Prostate cancers can run, but they can no longer hide. For the first time, researchers have found a way to target individual prostate cancer sites in other parts of the body. We take a look at the science behind this headline-grabbing story and ask if it lives up to the media fanfare. *Spoiler alert: for the most part, we think it actually does.
The Telegraph hailed this as a new ‘prostate cancer breakthrough’. The BBC said it ‘points the way to targeted drugs’, and The Independent said ‘nine out of ten men with advanced prostate cancer…could soon be treated. And the good news is that when you strip away that media hype, this is still a piece of research worth getting excited about.
The story, in a nutshell, is that an international team of scientists examined the genetic material from 150 men with advanced prostate cancer. They looked at the men’s normal DNA, the DNA in their prostate cancer and – for the first time – the DNA in the bits of their prostate cancer that had spread outside the prostate and set up camp elsewhere in the body (metastatic tumours).
Before we even get to the results of this in-depth look at all this DNA, we can already get excited about the fact that this is the first time doctors have been able to get hold of tissue samples from metastatic tumours in men living with advanced prostate cancer. This is important because it means doctors will one day be able to use the information they get from these samples to determine the course of treatment for each individual patient.
This research went on to show just how important this new tissue sampling technique will be. The DNA inside cancer cells often contains changes, or mutations, which can affect how they behave – how fast they grow, how well they move or how they react to various drugs, for example. When they examined the prostate cancer DNA from the original cancer, and it’s spin-off tumours, the researchers found that in general, the metastatic tumours carried more, and often different, mutations than the original prostate tumour, which opens up new possibilities for treating advanced disease.
Even better, scientists won’t need to develop new drugs against most of these mutations, because in many cases, the drugs already exist and are either in use, or in clinical trials, for other cancer types.
You may have heard this research called prostate cancer’s Rosetta Stone. Professor Johann de Bono, Professor of Experimental Cancer Medicine at The Institute of Cancer Research, London, and Consultant at The Royal Marsden NHS Foundation Trust, explains: “We have for the first time produced a comprehensive genetic map of the mutations in prostate cancers that have spread round the body. This map will guide our future treatment and trials for this group of different lethal diseases. We’re describing this study as prostate cancer’s Rosetta Stone because of the ability it gives us to decode the complexity of the disease, and to translate the results into personalised treatment plans for patients.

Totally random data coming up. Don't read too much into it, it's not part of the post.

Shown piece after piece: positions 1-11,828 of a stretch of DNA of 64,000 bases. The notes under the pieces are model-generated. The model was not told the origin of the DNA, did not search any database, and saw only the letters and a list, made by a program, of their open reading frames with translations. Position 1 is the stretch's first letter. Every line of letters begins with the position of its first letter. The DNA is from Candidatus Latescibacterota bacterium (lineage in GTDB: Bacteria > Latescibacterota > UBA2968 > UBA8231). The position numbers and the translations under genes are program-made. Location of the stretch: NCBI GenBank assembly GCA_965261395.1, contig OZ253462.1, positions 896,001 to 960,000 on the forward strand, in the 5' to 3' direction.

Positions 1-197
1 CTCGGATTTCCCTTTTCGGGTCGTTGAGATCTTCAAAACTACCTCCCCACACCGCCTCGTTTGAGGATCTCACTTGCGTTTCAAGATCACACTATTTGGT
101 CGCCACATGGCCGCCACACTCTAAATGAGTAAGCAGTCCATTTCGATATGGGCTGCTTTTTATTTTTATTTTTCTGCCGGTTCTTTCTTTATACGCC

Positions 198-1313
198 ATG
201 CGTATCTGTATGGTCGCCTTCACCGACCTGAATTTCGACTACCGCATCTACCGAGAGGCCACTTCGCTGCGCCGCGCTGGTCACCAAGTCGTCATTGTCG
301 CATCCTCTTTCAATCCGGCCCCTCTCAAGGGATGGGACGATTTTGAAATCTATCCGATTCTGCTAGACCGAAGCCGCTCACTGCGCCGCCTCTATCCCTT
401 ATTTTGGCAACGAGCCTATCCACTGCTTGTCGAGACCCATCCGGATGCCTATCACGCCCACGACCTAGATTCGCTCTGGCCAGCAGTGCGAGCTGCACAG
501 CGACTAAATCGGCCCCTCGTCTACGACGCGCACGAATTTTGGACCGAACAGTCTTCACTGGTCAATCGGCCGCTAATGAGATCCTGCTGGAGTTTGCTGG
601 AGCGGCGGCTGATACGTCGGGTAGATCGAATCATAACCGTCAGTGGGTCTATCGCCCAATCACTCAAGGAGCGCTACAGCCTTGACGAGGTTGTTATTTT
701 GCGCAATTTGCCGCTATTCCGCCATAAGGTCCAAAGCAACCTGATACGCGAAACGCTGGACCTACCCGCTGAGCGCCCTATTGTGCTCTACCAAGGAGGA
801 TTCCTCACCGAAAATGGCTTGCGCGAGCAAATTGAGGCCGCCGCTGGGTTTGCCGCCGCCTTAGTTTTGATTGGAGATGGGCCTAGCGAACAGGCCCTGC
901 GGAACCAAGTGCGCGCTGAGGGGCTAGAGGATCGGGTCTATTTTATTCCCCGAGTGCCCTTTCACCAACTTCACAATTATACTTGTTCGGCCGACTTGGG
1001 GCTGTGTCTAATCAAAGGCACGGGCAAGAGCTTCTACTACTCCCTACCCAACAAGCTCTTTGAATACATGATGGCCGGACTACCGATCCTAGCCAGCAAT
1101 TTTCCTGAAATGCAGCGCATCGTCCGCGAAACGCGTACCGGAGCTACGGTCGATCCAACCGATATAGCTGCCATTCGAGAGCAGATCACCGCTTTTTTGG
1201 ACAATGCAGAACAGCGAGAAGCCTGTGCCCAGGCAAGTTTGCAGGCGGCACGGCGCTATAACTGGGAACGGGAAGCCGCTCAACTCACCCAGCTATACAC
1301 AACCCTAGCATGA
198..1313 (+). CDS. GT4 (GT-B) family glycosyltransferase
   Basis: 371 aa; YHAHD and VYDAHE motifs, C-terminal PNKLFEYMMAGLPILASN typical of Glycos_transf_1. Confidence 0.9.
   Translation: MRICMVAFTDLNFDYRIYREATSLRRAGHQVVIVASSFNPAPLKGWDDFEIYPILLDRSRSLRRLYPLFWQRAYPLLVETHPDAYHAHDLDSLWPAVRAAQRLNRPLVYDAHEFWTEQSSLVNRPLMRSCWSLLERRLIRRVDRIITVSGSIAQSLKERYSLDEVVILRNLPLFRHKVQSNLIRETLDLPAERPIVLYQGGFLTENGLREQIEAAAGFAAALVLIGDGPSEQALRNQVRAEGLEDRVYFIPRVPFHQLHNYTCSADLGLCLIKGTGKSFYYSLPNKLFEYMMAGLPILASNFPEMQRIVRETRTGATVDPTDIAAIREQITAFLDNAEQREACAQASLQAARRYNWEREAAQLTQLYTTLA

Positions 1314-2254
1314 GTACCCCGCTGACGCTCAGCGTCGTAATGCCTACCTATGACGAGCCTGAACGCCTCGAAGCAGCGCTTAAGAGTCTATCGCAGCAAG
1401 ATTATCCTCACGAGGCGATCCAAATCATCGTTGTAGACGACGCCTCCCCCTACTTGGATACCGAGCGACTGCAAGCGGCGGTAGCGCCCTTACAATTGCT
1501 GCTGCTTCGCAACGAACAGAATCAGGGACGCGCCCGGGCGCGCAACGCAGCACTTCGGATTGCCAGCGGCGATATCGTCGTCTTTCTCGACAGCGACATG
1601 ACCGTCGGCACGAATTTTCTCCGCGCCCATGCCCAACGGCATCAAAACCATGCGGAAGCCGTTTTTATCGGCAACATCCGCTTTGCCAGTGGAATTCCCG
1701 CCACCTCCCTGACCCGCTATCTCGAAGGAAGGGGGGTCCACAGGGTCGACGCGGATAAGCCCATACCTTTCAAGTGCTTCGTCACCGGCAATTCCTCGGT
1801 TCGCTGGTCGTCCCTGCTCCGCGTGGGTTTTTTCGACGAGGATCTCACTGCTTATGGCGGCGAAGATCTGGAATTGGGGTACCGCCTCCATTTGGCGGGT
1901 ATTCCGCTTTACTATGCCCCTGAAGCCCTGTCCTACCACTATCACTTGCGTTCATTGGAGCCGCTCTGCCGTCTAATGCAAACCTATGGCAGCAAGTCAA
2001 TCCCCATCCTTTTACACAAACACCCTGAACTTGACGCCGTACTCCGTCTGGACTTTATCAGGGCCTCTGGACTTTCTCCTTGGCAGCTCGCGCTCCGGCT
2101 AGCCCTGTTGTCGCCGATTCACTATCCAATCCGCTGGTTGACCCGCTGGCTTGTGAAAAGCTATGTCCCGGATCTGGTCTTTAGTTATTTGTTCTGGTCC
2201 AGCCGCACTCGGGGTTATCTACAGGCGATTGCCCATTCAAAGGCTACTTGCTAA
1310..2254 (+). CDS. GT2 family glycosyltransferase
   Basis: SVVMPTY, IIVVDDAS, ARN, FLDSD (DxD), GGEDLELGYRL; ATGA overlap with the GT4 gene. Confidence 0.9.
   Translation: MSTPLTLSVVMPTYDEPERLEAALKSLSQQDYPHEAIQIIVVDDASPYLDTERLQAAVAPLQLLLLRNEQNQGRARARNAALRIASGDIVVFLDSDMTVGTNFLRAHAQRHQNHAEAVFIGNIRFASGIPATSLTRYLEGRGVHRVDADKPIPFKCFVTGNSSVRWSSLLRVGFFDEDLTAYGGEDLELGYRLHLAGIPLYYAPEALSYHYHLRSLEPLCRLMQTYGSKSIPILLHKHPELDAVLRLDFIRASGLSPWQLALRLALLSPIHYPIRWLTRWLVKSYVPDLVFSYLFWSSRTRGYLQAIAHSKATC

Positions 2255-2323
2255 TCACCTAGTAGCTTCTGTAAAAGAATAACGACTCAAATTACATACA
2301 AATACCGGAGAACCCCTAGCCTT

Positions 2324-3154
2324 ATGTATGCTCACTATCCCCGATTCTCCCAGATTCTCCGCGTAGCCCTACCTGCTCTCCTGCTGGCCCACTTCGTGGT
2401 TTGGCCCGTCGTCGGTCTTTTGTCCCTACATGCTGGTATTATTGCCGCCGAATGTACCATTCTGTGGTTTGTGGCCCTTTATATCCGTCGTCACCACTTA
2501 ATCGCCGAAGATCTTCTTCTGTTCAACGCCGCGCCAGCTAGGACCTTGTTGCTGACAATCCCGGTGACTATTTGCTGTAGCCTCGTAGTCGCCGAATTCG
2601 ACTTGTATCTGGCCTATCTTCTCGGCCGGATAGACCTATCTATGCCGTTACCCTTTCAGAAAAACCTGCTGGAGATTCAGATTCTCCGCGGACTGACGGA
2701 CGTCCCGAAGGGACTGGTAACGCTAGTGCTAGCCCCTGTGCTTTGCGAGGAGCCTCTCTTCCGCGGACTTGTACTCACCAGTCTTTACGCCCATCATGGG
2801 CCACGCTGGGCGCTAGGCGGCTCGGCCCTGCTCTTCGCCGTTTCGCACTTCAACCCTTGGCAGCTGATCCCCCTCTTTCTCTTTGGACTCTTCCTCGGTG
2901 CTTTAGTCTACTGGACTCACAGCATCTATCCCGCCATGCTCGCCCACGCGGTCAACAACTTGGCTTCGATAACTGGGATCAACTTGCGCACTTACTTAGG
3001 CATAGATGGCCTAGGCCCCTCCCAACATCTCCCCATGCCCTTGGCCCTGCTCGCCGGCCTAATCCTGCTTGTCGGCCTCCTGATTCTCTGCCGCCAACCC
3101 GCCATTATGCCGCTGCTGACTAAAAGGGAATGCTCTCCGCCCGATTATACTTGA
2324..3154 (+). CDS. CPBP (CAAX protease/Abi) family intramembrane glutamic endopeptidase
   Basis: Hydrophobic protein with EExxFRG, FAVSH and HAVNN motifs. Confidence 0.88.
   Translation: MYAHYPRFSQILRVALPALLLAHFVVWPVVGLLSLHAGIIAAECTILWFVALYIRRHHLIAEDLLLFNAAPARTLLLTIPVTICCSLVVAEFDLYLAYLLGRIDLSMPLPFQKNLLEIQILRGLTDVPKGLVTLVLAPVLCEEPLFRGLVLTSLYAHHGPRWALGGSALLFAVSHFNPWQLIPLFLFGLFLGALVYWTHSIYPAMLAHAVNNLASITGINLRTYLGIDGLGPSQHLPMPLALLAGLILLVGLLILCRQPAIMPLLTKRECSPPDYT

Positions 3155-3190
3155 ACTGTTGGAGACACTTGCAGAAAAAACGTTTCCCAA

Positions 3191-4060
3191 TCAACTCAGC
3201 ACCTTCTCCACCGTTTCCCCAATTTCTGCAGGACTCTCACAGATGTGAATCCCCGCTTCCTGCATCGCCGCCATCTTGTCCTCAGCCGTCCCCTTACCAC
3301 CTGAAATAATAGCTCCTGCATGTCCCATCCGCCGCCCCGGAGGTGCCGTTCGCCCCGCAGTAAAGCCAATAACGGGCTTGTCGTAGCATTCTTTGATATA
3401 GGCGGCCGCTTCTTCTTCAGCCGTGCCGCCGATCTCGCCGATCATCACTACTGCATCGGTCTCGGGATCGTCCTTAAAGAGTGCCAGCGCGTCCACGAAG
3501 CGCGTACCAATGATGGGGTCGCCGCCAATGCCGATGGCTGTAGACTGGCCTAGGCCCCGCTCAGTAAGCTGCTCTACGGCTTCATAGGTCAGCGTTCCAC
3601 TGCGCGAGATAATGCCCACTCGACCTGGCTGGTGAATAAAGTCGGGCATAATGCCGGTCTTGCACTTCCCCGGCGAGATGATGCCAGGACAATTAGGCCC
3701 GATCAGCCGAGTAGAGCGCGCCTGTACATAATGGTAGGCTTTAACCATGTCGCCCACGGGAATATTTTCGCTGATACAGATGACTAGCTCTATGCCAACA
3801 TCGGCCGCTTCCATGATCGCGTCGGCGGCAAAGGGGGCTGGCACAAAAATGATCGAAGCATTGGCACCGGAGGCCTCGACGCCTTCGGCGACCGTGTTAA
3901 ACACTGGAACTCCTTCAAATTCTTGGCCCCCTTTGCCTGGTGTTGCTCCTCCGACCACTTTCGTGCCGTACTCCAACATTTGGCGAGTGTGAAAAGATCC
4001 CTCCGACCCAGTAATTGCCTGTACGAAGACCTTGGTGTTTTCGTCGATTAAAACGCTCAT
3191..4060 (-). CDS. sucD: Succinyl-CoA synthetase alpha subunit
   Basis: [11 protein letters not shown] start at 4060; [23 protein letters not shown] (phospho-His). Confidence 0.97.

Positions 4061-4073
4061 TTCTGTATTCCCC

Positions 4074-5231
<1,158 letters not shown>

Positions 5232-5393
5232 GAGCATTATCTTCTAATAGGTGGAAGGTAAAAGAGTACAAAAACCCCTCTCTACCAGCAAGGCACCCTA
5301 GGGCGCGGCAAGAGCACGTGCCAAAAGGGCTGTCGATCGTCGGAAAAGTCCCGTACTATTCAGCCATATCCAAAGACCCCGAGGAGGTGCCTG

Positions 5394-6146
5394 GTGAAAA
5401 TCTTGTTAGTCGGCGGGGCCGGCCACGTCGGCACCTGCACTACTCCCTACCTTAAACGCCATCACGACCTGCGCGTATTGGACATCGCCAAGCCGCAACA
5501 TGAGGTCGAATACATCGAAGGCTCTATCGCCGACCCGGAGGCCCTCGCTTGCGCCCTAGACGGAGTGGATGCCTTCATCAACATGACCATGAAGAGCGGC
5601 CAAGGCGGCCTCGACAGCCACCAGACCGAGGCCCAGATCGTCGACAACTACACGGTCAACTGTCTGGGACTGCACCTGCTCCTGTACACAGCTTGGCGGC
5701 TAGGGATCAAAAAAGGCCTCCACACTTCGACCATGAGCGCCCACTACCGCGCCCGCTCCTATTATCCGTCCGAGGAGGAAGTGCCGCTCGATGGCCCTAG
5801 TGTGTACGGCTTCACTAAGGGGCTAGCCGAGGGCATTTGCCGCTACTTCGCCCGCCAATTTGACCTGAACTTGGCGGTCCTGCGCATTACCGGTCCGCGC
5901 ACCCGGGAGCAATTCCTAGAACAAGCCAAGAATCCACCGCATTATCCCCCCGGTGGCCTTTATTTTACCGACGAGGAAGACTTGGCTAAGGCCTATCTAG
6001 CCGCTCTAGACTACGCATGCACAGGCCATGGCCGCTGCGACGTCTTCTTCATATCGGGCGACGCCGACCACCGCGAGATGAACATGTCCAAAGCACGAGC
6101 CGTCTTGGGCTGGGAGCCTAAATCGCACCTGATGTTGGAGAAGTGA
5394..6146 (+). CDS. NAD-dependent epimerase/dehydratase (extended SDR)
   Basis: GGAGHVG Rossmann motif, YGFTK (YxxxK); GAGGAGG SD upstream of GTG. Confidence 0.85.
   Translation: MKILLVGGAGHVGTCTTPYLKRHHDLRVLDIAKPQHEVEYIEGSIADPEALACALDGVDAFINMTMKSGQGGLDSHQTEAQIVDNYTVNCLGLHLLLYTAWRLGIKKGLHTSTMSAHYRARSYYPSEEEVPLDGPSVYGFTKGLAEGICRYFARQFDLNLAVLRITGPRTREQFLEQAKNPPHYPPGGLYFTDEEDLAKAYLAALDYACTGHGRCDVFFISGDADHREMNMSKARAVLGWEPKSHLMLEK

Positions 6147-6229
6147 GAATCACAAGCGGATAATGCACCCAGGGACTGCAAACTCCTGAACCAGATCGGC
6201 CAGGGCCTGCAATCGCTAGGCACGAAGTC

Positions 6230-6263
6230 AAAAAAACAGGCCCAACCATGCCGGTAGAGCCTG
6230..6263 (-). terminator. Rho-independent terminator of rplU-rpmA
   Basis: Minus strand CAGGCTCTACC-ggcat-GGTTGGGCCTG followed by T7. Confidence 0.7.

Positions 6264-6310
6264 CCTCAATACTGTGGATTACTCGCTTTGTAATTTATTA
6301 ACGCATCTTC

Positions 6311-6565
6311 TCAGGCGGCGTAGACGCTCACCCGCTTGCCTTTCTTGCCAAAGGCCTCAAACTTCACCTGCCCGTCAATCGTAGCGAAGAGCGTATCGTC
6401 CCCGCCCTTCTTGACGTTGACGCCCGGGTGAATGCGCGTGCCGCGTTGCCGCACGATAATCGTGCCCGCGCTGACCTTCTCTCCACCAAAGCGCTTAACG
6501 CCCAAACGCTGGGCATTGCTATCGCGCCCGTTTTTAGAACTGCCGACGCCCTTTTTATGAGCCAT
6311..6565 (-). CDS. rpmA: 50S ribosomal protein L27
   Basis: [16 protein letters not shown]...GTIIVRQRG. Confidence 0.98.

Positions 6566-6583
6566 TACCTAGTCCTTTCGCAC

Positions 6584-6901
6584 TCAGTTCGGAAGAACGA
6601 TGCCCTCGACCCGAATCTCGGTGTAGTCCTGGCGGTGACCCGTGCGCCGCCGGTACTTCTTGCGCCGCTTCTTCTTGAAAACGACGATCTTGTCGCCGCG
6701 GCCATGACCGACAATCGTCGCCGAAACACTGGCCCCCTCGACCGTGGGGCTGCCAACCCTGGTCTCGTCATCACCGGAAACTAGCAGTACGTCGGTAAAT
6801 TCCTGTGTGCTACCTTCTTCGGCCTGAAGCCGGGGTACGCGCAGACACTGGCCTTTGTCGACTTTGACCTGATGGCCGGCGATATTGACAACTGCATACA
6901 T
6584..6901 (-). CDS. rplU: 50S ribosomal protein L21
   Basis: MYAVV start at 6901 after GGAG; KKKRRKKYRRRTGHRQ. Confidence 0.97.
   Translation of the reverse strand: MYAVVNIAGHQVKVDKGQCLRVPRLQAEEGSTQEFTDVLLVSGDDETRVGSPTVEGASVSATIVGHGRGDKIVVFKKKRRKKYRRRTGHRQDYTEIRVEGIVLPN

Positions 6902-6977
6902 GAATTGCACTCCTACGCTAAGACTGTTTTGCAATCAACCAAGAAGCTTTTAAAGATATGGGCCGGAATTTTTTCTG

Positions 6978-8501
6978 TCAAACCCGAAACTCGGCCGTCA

“Our study shines new light on the genetics of prostate cancer as it develops and spreads – revealing it to be not a single disease, but many diseases each driven by their own set of mutations. What’s hugely encouraging is that many of the key mutations we have identified are ones that can be targeted by existing cancer drugs - meaning that we could be entering a new era of personalised cancer treatment.”
Our Director of Research, Dr Iain Frame, added: “This is incredibly exciting and ground breaking research. It suggests for the first time the list of genetic mutations to search for in order to build up a blueprint of a man’s prostate cancer once it has spread. This could provide the information about the best routes of attack in each individual case which is crucial if we are to reduce the number of men dying needlessly from this disease.”
This is an excellent piece of research, and the benefits it could bring to men with advanced prostate cancer may be immense. But we’re not there yet. Dr Frame went on to say: “The next step is to confirm whether those drugs would have the same impact if used to target those mutations when found in prostate cancer. If so, this could greatly increase the range of treatments for advanced prostate cancer and, crucially, enable clinicians to select with greater confidence those which are going to work best for each man.”
There’s still a lot of work to do before we know whether this could become a routine part of advanced prostate cancer treatment. We need to find out whether the drugs that work in other cancer types work the same way in prostate cancer, and whether you’d need to use a combination of drugs in cases where men have more than one type of mutation. In which case what combinations are most effective and still safe to use? And we need to work out whether it’s really of benefit to use drugs that will treat the metastatic tumour, while potentially leaving the primary tumour alone.
Even taking into account the time saved by not having to develop new drugs, these answers won’t come quickly. And once we’ve got them, it will take a bit more time to get these new treatment approaches approved for routine use on the NHS.
So while research like this does take us huge leaps forward, there is still a long way to go. But we’ll be supporting the continuation of this research through its ongoing work with the Movember Centre of Excellence based at the ICR, so this definitely isn’t the last you’ll hear from us on this story.
This month, together with the Movember Foundation, we’re announcing over £2 million of funding for innovative and exciting research projects that we believe will one day help improve the lives of men with prostate cancer. These awards aim to help get established and promising projects get over the line and give scientists with innovative ideas a head start. Find out more.